Universe Cycle - Earth (5)
Post Lab 

  • Comparing the landforms of Mars and Earth.
  • Exploring the real meaning of photos and maps.
  • channel
  • glacier
  • Martian
  • surface
  • valley
  • landform models
  • hydrographic globe

Students look at photographs of the surface of Mars.

A full view of Mars. Note the abundant meteorite impact craters


Canyons and valleys - evidence of erosion by landslides and  (?) water

Mars, more than any other planet, has characteristics that would seem to make it an Earth-like world. Its period of rotation and the inclination of its axis are similar to those of the Earth. Mars is similar in composition to the Earth, but probably has less iron and more lightweight elements. Finally, only Earth and Mars, among the inner planets, have satellites. However, the surfaces of Earth and Mars are very different. The Earth’s surface is continuously modified. Plate tectonics changes the locations of such features as continents, ocean basins, mountain ranges, and volcanoes. The abundance of water on the Earth’s surface enhances the weathering and erosion of material on the surface. High areas are destroyed and low areas are filled in. Finally, the activity of life enhances weathering and erosion of the surface, and has drastically altered the composition of the Earth’s atmosphere and oceans.

Olympus Mons Volcano - 
25 Kilometers high!

In contrast to the Earth, the surface of Mars is very old, and changes very slowly. Mars is slightly more than one quarter of the volume of Earth. This means that the interior of the planet has largely cooled off. Mars thus lacks major tectonic activity, although Marsquakes have been detected. The abundance of large volcanoes and wide rift valleys on its surface testify to past events, but these features are all more than several hundred million years. Mars also lacks surface water. Again, there is evidence that water may have flowed on Mars early in its history (billions of years ago) but now the surface of the planet is very dry. None of the Earth’s usual water related surface processes including streams, glaciers, and ocean, are active on Mars. However, spacecraft have photographed abundant sand dunes on the Martian surface, as well as dust storms in the atmosphere. These indicate that wind processes are still active on Mars, just like on Earth. There is currently no evidence for life on Mars.

A view of the Martian surface from the viking 1 lander. Note sand dunes.

The surface of Mars is marked by abundant impact craters. These formed when asteroids struck the planet. The Earth is also hit by extraterrestrial objects, but here craters are quickly destroyed by erosion and surface processes. This difference is another indication that the surface of Mars is old.

However, there is a feature on Mars that is somewhat similar to Earth, especially the canals that look like great rivers. Some scientists feel that these are evidence that water was once present on the surface. These channels have a curious history. After they were observed by Pietro Secchi in 1876, Giovanni Schiaparelli made a map of them in 1877. The map used the Italian word canali which means channel. English speaking countries thought they meant canal, which is a human-made structure and stories began of Martians. These stories were widespread up to the middle 20th century. In our language, the term Martians is commonly used to describe inhabitants from other planets. These channels are probably of water origin, and were present when the atmosphere supported water.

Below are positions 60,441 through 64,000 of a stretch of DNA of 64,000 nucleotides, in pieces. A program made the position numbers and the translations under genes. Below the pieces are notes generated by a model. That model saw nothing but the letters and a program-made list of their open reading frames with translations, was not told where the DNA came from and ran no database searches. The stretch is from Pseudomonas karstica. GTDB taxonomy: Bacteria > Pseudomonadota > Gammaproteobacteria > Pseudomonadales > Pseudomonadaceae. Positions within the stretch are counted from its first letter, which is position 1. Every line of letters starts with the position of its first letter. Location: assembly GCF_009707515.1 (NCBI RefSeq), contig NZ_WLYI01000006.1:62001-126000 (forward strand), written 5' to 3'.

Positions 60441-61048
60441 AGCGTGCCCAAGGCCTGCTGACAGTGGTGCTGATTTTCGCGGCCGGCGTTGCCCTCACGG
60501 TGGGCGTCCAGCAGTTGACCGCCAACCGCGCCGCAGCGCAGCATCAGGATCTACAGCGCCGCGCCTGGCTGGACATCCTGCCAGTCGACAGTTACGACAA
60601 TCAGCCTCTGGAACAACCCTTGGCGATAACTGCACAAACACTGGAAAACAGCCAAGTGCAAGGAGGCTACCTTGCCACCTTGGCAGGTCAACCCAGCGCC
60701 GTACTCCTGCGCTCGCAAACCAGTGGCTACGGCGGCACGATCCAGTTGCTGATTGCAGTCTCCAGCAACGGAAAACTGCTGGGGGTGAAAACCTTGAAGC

Another viking lander view of the surface of Mars


Martian windblown soil, with the Pathfinder rover for scale. 

  1. Have students look at a 3 dimensional  model of the Earth (hydrographic globe) and visualize looking at the surface from different angles. The objective is to make students realize that it is difficult to make observations of a planet we do not fully understand. Another important point is to for students to compare the differences between the landscapes of Earth and Mars. Students should realize that the Earth is unique because is has so many agents of erosion. This creates a land full of water that supports living organisms.
  2. Instruct students to look at the plastic landform model of the surface of the Earth. Imagine your eyes as a camera. Look at the landscape in the five positions drawn in the diagram. Ask students the questions below. Read the questions first, so that you have an idea of what to observe.
    1. What would be the best position to use to take a picture the model that would show all of its features?
    2. Which position shows the true width of objects on the model?
    3. Which position most distorts the shapes of objects?
    4. Which position best shows the height of mountains?

    A. from position 3; B. position 3; C. position 2 and 4; D. position 1 and 5;

  3. As students look at pictures of Mars, which can be found on the Internet, or use the ones in the background information, ask them if they can visualize what the surface of Mars looks like. On each photo you look at, ask students about which angle the picture was taken. You may want to use the Internet for recent photos of Mars to enhance this activity.

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